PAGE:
Faster access to mental health services and the creation of new services to meet ever-changing demand are both on Mental Health Support Trust Otago manager Grant Cooper’s election wish list.
Clients and their families needed to be at the centre of every service, he said.
“Sometimes people have to squeeze into a mental health system, whereas we need systems to be flexible to meet people’s needs,” Mr Cooper said.
What was crucial was getting the right support at the right time and having continuity between services, he said.
“When people are in distress, having to wait to connect to a service can often exacerbate the distress.”
Improvements could be achieved by promoting, developing and resourcing what was working well.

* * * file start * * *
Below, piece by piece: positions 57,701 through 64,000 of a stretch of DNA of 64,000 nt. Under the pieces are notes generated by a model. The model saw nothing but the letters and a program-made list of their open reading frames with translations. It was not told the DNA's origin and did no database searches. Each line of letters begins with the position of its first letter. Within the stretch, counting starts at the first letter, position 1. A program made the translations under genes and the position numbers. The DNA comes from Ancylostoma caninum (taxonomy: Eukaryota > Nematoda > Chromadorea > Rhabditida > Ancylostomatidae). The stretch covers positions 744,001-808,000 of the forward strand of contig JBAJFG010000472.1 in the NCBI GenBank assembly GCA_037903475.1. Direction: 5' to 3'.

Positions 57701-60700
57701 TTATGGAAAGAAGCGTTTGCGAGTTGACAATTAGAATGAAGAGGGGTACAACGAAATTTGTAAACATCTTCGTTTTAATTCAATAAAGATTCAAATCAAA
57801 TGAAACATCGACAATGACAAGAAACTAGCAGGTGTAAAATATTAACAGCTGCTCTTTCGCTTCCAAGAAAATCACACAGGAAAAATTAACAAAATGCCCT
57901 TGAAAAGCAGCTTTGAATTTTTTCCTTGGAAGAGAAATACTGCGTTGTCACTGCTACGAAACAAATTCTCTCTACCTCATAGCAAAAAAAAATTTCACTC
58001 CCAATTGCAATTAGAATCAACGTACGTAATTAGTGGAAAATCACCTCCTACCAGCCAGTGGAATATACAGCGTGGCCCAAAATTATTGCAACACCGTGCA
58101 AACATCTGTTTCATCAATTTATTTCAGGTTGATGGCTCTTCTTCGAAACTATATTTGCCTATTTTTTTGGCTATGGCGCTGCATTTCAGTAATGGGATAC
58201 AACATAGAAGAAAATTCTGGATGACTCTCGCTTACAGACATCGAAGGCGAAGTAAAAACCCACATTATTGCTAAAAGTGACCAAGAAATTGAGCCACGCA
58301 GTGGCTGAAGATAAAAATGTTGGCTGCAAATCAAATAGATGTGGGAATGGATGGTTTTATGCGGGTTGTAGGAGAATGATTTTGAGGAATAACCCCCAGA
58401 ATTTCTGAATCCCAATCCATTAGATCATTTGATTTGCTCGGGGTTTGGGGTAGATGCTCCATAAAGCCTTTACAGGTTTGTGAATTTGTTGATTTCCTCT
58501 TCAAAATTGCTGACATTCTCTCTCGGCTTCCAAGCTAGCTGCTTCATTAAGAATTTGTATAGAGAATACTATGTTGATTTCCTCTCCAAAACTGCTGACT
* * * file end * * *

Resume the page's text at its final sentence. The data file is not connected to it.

“We also need to be more creative with developing new services, especially for people who have often fallen through the cracks,” Mr Cooper said.
“Individualised funding is also a possible option where supports can be created to meet quite specific needs that fall outside existing service provision.”
Asked if the availability of services for young people was a particular issue in Otago, as it was in some other places, Mr Cooper said adequate support for services across age ranges could be an issue.
The quality of services offered by some providers was good, and it was more a case of not enough support being available, “especially at the times people need it”.
The adequacy of mental health services and their funding has been increasingly under the spotlight pre-election.
Asked if he was hopeful a new government, of whatever hue, would provide more resources for mental health services, Mr Cooper said he was.
“Let’s wait and see.”